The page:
Calbuzz, Web Partners Ask Gov Rivals to Debate


Three of California’s leading political websites have invited the two major-party candidates for governor to participate in the state’s first Blogosphere Debate.

Calbuzz, FlashReport and Calitics, in partnership with the College of Social Sciences at San Jose State University and the Commonwealth Club Silicon Valley, today sent a letter outlining the debate to Mike Murphy and Steve Glazer of the campaigns of Republican nominee Meg Whitman and Democratic nominee Jerry Brown.

Here’s the letter that was emailed today:

Dear Mike and Steve,

On behalf of Calbuzz, FlashReport and Calitics, we are pleased to invite Meg Whitman and Jerry Brown to participate in a two-person, first-ever California Blogosphere Debate. The College of Social Sciences at San Jose State University and the Commonwealth Club Silicon Valley will also serve as debate sponsors.

As you may know, the Washington Post has named Calbuzz, FlashReport and Calitics the three leading political web sites in California. Collectively we provide on a daily basis a full range of political perspectives and analysis, from conservative to moderate to progressive.

We have secured Morris Dailey auditorium at San Jose State University for the afternoon and evening of Monday September 13th (with back-up possibilities on the 14th and 15th). The specific time of the debate would be decided later in consultation with the campaigns, but we anticipate a 60-minute event, scheduled at a time between 4 pm and 7 pm. The format, with final details to be determined, would likely include the following:

— Moderator: John Myers of KQED (pending approval from KQED)
— One questioner each from Calbuzz, FlashReport and Calitics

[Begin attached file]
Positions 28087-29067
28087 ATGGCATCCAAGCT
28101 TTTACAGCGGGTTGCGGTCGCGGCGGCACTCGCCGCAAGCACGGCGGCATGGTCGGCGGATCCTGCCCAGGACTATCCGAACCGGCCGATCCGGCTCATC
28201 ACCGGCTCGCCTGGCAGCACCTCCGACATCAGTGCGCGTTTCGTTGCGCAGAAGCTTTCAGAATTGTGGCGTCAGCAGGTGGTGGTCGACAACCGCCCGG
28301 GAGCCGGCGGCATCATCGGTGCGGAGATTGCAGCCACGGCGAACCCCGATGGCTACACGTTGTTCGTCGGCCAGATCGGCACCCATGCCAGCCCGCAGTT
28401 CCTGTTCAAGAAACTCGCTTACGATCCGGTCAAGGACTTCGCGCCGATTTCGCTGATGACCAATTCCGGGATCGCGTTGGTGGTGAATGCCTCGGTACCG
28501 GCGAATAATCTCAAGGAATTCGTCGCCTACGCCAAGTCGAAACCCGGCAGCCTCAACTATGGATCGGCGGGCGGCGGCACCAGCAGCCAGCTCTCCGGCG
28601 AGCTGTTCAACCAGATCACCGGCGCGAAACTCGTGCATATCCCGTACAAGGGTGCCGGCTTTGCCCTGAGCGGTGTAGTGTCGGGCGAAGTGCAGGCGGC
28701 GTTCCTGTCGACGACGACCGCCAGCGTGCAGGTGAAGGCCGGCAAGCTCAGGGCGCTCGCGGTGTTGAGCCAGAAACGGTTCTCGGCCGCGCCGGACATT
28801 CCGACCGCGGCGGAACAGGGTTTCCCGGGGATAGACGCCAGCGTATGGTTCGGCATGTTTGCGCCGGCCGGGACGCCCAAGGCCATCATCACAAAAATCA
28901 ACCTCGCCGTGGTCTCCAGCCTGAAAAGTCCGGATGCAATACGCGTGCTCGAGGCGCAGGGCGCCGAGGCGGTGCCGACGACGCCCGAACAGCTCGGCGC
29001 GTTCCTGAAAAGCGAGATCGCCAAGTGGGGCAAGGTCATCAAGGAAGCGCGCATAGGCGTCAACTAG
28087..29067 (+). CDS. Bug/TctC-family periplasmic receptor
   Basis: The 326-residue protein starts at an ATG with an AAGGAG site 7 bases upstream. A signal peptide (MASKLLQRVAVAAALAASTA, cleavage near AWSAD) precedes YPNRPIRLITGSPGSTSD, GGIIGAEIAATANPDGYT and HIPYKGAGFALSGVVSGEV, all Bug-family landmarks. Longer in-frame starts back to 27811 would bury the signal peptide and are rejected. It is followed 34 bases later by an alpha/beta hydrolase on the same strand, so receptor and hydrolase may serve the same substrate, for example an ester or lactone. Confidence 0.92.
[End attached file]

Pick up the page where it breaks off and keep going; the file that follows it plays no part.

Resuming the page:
— Two-minute opening and closing remarks from candidates
— One question for both candidates from each panelist with two-minute responses
— Two questions for each candidate from each panelist with two-minute responses
— One minute rebuttal from each candidate for each question
— Introduction, follow-ups as permitted by moderator and closing statements.

This means each candidate would field six questions: three common questions for both candidates and three questions specific to each candidate. Both candidates would have an opportunity for rebuttal on every question.

We envision candidates standing at podiums with television lighting. Neither candidate would use scripts, notes or props although they may take notes during the debate. A pre-arranged coin toss would determine the order, with the candidates given the option of opening first or closing last. We would offer a live feed to any television or radio station or online broadcaster interested in carrying the debate. We anticipate one pool camera crew to shoot the debate.

As you’re aware the news industry is in a state of radical transformation, with the internet steadily playing a larger and more significant role in setting the public agenda. We believe that our proposal offers a unique and historic opportunity for your campaigns to play an important role in shaping that agenda, and we hope you will give this invitation your most serious consideration. Please respond by 5 p.m., Friday, June 25.

Very truly yours,

Phil Trounstine, Jerry Roberts, Jon Fleischman, Brian Leubitz, Robert Cruickshank

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There are 4 comments for this post

  1. avatar Moderate Democrat says:

    This offer is too sensible. They will not accept it.

  2. avatar patwater says:

    There will be blood!

  3. avatar Silent Sleuth says:

    This would be a perfect time for Meg Whitman to schedule that long-anticipated dinner with CalBuzz!
    Seriously though, as we voters all move more online and further away from “print” news (not to mention – is anyone watching Katie Couric or Brian Williams anymore?), it only makes sense for the major candidates for governor of California to embrace this unique debate opportunity. I really hope they do.

  4. avatar SezMe says:

    I must confess to some disappointment based on the first paragraph. This is not a “Blogosphere Debate” but a old-fashioned, typical debate that just happens to have been suggested by some bloggers. How ’bout something really innovative like having the debate take place exclusively online or maybe have the debate actually BE an ongoing exchange with viewers (readers) able to make sideline comments as it proceeds.

    Cumon, be the change we all voted for.

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